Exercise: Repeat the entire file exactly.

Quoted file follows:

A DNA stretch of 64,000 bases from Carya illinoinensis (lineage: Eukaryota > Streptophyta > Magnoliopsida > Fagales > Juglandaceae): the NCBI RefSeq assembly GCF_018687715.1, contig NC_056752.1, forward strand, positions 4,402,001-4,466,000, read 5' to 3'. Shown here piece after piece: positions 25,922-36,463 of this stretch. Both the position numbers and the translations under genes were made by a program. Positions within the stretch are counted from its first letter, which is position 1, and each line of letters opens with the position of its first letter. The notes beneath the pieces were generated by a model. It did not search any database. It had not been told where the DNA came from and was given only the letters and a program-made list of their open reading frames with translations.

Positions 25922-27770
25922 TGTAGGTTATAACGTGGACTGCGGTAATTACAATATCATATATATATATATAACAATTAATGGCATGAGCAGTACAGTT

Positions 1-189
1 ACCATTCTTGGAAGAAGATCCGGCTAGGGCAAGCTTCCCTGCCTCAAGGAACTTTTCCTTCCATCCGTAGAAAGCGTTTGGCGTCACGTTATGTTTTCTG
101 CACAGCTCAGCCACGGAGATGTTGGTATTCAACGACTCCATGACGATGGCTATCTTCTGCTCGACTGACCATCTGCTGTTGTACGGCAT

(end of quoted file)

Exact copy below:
A DNA stretch of 64,000 bases from Carya illinoinensis (lineage: Eukaryota > Streptophyta > Magnoliopsida > Fagales > Juglandaceae): the NCBI RefSeq assembly GCF_018687715.1, contig NC_056752.1, forward strand, positions 4,402,001-4,466,000, read 5' to 3'. Shown here piece after piece: positions 25,922-36,463 of this stretch. Both the position numbers and the translations under genes were made by a program. Positions within the stretch are counted from its first letter, which is position 1, and each line of letters opens with the position of its first letter. The notes beneath the pieces were generated by a model. It did not search any database. It had not been told where the DNA came from and was given only the letters and a program-made list of their open reading frames with translations.

Positions 25922-27770
25922 TGTAGGTTATAACGTGGACTGCGGTAATTACAATATCATATATATATATATAACAATTAATGGCATGAGCAGTACAGTT

Positions 1-189
1 ACCATTCTTGGAAGAAGATCCGGCTAGGGCAAGCTTCCCTGCCTCAAGGAACTTTTCCTTCCATCCGTAGAAAGCGTTTGGCGTCACGTTATGTTTTCTG
101 CACAGCTCAGCCACGGAGATGTTGGTATTCAACGACTCCATGACGATGGCTATCTTCTGCTCGACTGACCATCTGCTGTTGTACGGCAT